I think most women know in their heart of hearts that they cannot be perfect, but, still, we try. We want our kids to be the best in their classes. We want a perfect marriage, whatever that means. We seek the perfect, squeaky clean home, and the perfect bodies. If you don’t buy into these desires, congratulations! How often we wear ourselves out in the quest for perfectionism.
Here’s how I can help you: I suffered from an eating disorder in college and in early adulthood. It all started when I discovered I could run really well, and I became a bit obsessed with my body. I am a petite and fit woman, but I weighed 20 lbs. less the day I graduated from college as a near perfect graduate (3.69 GPA, but in my mind, I should have made it to 4.0+). As a young mother, I wanted a perfect home and knocked myself out picking up toys that little boys scattered everywhere. When my children were in school, especially high school, I felt pressured (my own perceptions) when it came to my sons and whether or not they took Advanced Placement classes. I finally decided to give up that ideal and continue to raise them with love, an observant eye, and a lot of encouragement, not pressure. I can’t deny my sons have both turned out quite well, both personally and professionally.
So, yes, I know what it’s like to try to be perfect. I can help you have a more realistic and less stressful life while learning to strive for excellence, not perfection.
4. NOT TAKING CARE OF YOURSELF. No time, to exercise, right? You get less sleep than anyone in your household. You “have to” do such and such.
Questions: Who’s taking care of you? Whose responsibility is it to take care of you?
I don’t know your answer to that first question, but I can certainly tell you the answer-the correct answer-to the second question: YOU!
Self-care is the most important thing you can do for yourself on a daily basis. You cannot take care of your children or anyone else in your family if you are not taking care of yourself first. On an airplane in a situation of decreasing oxygen levels, you place the mask on your own face first, then you help your child or the person next to you. You can’t help anyone if you are struggling to breathe.
And isn’t that how we often feel when we are so heavily burdened with work and after-school activities and domestic duties and homework? My childrearing years are long past, but as an only parent with no family support nearby, I had to learn pretty quickly to unselfishly take care of me, for both myself and my children.
Here’s How I Can Help You: I have lived a a life of balance-for the most part-as a single mother, and my sons not only survived… they thrived, and I have thrived, too! I say this from a place of deep humility, but it’s true. I can help you get a bird’s eye view of your own life (a very important concept) and see where you need to make changes. I have helped many working and stay at home mothers easily make important changes to their schedules and even their eating habits to help them feel better and achieve balance. As a certified life coach, stress-relief coach, and a 30+ years practitioner of self-care, I’ll show you how to do it your way.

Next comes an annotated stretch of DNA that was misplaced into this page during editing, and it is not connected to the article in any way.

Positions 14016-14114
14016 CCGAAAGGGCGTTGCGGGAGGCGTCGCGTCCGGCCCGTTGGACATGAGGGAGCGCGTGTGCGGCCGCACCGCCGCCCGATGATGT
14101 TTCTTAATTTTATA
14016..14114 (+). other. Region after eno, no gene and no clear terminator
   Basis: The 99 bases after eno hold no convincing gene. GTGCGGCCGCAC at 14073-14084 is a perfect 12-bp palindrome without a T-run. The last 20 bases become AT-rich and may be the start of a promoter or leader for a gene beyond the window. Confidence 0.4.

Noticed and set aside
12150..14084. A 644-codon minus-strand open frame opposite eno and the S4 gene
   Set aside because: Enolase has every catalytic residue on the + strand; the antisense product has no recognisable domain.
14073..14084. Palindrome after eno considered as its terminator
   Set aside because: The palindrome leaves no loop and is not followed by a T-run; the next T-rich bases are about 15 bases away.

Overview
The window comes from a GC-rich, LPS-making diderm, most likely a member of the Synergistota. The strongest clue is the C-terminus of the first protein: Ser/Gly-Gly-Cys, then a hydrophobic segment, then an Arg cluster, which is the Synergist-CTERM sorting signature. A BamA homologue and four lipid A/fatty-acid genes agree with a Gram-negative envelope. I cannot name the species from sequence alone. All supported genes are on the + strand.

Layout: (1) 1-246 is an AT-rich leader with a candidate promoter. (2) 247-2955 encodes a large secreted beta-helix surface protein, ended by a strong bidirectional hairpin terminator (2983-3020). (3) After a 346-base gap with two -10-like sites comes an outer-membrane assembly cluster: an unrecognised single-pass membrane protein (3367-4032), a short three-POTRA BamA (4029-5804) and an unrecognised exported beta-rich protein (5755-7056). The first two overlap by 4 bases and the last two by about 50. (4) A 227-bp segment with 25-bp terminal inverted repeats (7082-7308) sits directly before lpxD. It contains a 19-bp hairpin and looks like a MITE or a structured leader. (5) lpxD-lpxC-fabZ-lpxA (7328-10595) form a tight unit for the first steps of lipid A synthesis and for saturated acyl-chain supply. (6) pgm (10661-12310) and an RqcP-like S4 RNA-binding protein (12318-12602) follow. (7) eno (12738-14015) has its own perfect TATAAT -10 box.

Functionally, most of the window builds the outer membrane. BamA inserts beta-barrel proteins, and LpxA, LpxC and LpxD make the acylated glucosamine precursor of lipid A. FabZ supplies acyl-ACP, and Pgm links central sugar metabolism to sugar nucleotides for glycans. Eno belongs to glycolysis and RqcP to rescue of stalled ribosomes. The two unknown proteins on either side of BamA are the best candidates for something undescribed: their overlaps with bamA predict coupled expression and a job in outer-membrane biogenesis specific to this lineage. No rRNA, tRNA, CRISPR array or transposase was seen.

5. POOR COMMUNICATION SKILLS WITH YOUR SPOUSE OR CHILDREN. No time for romance with your husband, much less a hug in the hallway? Fighting ongoing battles with your kids regarding their school attire? I’ve been in both places, and neither place is good. No further comment is needed here, but…
Here’s How I Can Help You: My late husband and I always made time for each other. Sure, we had some bumps in our marriage-it’s the rare marriage that doesn’t- but for the most part, we communicated openly, kept the romance alive, and were each other’s best friends. It’s not always easy, and it takes work. This aspect of families and marriage is so important to me that I have completed the Active Parenting leader training program and am currently enrolled in a Relationship Communications Specialist program. I will teach you ways in which you can re-open the lines of communication within your family and live a life of happiness. I don’t guarantee 100% bliss all the time, but you can make your life better!
If you are challenged with one or more of these self-defeating and no good behaviors and beliefs, contact me at www.amywaltoncoaching.com, or email me at email@example.com I offer a FREE 30-minute phone consultation to potential clients, so let’s talk! I want to help you live your best life and fully enjoy the great adventure of motherhood!
I am also available to speak at your next meeting or conference, so, again, let’s talk!